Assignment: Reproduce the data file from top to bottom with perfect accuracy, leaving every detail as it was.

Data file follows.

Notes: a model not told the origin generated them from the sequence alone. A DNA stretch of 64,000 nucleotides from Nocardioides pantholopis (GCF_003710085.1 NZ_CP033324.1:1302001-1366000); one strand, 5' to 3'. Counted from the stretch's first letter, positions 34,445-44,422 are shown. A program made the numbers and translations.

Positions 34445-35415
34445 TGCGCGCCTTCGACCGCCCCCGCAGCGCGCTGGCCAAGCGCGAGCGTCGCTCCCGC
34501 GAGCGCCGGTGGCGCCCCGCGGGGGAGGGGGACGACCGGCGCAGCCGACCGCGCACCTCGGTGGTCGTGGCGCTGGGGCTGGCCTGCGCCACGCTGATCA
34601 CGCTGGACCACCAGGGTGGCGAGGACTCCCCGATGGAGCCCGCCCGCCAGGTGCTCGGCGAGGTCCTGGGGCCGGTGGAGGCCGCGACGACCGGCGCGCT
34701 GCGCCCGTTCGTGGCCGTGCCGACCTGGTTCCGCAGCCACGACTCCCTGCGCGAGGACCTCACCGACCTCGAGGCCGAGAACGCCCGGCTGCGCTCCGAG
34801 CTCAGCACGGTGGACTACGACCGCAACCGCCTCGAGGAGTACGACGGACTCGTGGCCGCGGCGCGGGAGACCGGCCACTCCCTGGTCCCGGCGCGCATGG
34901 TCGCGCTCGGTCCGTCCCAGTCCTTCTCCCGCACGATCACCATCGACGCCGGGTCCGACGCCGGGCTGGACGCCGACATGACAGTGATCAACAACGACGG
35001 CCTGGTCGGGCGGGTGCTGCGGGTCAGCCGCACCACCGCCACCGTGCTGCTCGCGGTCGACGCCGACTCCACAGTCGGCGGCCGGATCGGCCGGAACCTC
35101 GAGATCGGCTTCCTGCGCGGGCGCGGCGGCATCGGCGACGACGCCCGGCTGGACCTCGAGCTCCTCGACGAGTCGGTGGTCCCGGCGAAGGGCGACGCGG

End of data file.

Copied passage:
Notes: a model not told the origin generated them from the sequence alone. A DNA stretch of 64,000 nucleotides from Nocardioides pantholopis (GCF_003710085.1 NZ_CP033324.1:1302001-1366000); one strand, 5' to 3'. Counted from the stretch's first letter, positions 34,445-44,422 are shown. A program made the numbers and translations.

Positions 34445-35415
34445 TGCGCGCCTTCGACCGCCCCCGCAGCGCGCTGGCCAAGCGCGAGCGTCGCTCCCGC
34501 GAGCGCCGGTGGCGCCCCGCGGGGGAGGGGGACGACCGGCGCAGCCGACCGCGCACCTCGGTGGTCGTGGCGCTGGGGCTGGCCTGCGCCACGCTGATCA
34601 CGCTGGACCACCAGGGTGGCGAGGACTCCCCGATGGAGCCCGCCCGCCAGGTGCTCGGCGAGGTCCTGGGGCCGGTGGAGGCCGCGACGACCGGCGCGCT
34701 GCGCCCGTTCGTGGCCGTGCCGACCTGGTTCCGCAGCCACGACTCCCTGCGCGAGGACCTCACCGACCTCGAGGCCGAGAACGCCCGGCTGCGCTCCGAG
34801 CTCAGCACGGTGGACTACGACCGCAACCGCCTCGAGGAGTACGACGGACTCGTGGCCGCGGCGCGGGAGACCGGCCACTCCCTGGTCCCGGCGCGCATGG
34901 TCGCGCTCGGTCCGTCCCAGTCCTTCTCCCGCACGATCACCATCGACGCCGGGTCCGACGCCGGGCTGGACGCCGACATGACAGTGATCAACAACGACGG
35001 CCTGGTCGGGCGGGTGCTGCGGGTCAGCCGCACCACCGCCACCGTGCTGCTCGCGGTCGACGCCGACTCCACAGTCGGCGGCCGGATCGGCCGGAACCTC
35101 GAGATCGGCTTCCTGCGCGGGCGCGGCGGCATCGGCGACGACGCCCGGCTGGACCTCGAGCTCCTCGACGAGTCGGTGGTCCCGGCGAAGGGCGACGCGG